Patrick J. Deneen

Patrick J. Deneen

Professor

Fields of Study: Constitutional Studies, Political Theory

Research and Teaching Interests: Ancient and Modern Political Thought, American Political Thought, American Constitutionalism Literature and Politics, Religion and Politics

2019 Jenkins Nanovic Halls

574-631-7659

pdeneen1@nd.edu

CV

David A. Potenziani Memorial College Chair

Patrick J. Deneen holds a B.A. in English literature and a Ph.D. in Political Science from Rutgers University.  From 1995-1997 he was Speechwriter and Special Advisor to the Director of the United States Information Agency.  From 1997-2005 he was Assistant Professor of Government at Princeton University.  From 2005-2012 he was Tsakopoulos-Kounalakis Associate Professor of Government at Georgetown University, before joining the faculty of Notre Dame in Fall 2012.  He is the author and editor of several books and numerous articles and reviews and has delivered invited lectures around the country and several foreign nations.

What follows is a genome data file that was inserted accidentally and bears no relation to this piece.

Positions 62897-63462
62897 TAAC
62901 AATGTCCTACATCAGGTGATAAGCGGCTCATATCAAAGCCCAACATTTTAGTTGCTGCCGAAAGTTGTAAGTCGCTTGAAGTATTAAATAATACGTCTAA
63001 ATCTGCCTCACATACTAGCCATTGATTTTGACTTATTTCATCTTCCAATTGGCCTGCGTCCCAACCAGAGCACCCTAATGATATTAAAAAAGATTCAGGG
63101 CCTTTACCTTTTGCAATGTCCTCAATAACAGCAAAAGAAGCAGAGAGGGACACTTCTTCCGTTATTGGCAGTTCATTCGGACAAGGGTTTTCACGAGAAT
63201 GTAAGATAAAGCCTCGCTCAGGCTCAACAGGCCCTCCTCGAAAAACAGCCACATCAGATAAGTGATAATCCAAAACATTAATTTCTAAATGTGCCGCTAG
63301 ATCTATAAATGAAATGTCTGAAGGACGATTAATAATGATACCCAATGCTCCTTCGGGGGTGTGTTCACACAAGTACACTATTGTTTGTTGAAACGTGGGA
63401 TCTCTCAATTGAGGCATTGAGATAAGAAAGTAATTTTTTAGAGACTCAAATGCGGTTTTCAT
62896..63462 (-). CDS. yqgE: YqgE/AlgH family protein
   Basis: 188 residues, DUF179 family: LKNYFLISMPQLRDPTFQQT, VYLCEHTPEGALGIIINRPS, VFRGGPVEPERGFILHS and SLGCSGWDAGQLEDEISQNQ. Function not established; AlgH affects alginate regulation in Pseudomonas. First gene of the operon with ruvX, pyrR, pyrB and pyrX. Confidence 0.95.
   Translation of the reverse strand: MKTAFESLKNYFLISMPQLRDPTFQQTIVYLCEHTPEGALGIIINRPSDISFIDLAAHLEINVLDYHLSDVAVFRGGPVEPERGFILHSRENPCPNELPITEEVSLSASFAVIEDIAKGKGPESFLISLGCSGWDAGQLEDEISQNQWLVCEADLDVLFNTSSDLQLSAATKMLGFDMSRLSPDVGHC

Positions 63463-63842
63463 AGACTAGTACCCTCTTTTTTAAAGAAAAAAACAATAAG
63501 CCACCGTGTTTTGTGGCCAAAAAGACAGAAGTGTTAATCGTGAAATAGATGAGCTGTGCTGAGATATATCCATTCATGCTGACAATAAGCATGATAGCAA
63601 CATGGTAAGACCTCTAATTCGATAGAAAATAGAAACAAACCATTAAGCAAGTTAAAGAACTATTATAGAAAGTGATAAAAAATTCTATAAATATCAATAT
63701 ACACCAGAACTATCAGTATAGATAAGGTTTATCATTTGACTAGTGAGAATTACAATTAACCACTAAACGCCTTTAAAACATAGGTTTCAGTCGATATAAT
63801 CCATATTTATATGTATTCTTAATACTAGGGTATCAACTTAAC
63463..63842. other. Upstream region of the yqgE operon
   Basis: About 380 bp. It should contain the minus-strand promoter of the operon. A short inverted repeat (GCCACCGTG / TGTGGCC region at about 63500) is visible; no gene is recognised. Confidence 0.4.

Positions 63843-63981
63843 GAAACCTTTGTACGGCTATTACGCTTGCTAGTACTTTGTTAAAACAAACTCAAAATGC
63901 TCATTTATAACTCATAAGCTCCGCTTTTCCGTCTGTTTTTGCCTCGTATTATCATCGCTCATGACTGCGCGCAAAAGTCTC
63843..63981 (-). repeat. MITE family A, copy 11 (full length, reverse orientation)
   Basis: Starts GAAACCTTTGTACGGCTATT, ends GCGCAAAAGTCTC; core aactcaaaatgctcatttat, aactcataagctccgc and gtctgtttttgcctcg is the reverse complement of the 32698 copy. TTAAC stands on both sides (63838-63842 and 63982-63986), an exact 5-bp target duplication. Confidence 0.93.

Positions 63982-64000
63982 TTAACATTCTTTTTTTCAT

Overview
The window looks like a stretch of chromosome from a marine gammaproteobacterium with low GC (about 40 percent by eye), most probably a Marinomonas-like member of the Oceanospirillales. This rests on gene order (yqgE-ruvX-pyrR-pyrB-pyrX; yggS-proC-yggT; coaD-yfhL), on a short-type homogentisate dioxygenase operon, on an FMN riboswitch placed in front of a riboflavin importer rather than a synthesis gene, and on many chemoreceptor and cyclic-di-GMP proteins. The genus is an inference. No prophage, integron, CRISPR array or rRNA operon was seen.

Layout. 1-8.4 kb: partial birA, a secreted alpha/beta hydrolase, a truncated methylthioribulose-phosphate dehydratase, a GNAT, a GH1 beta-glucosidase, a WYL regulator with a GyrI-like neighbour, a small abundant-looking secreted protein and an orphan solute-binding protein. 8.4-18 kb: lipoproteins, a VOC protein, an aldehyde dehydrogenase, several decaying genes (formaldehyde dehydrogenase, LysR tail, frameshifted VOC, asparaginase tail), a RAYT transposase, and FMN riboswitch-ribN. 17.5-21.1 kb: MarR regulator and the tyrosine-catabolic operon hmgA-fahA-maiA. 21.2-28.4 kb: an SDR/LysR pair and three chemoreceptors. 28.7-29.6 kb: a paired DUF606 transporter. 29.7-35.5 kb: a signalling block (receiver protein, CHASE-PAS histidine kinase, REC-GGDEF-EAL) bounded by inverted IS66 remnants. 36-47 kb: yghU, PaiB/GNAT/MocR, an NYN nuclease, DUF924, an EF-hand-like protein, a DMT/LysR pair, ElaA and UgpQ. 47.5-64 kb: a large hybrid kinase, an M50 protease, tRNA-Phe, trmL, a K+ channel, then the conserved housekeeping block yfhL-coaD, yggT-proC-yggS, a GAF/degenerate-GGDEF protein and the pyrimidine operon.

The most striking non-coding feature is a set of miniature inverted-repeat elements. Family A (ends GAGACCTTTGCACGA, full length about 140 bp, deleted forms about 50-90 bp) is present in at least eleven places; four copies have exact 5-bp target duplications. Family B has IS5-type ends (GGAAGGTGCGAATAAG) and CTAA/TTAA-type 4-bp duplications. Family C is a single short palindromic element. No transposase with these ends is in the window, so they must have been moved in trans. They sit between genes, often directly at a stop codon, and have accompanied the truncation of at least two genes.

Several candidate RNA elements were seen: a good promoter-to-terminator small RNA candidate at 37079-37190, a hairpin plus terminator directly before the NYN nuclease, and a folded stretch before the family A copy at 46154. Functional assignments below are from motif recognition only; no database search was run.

Deneen was awarded the A.P.S.A.'s Leo Strauss Award for Best Dissertation in Political Theory in 1995, and an honorable mention for the A.P.S.A.'s Best First Book Award in 2000.  He has been awarded research fellowships from Princeton University and the Earhart Foundation.

His teaching and writing interests focus on the history of political thought, American political thought, religion and politics, and literature and politics.   

Published books include:

  • Why Liberalism Failed  (Yale University Press, 2018)
  • Conserving America? Thoughts on Present Discontents  (St. Augustine Press, 2016)
  • Democratic Faith  (Princeton University Press, 2005)
  • The Odyssey of Political Theory  (Rowman and Littlefield, 2000) 
  • Democracy's Literature (ed.),  (Rowman and Littlefield, 2005)
  •  The Democratic Soul (ed.),  (University Press of Kentucky, 2011)
  •  Redeeming Democracy in America (ed.),  (University Press of Kansas, 2011)

His current work focuses on the growing conflict between, and potential new alignments arising out of, a globalist meritocratic elite and populist nationalists.

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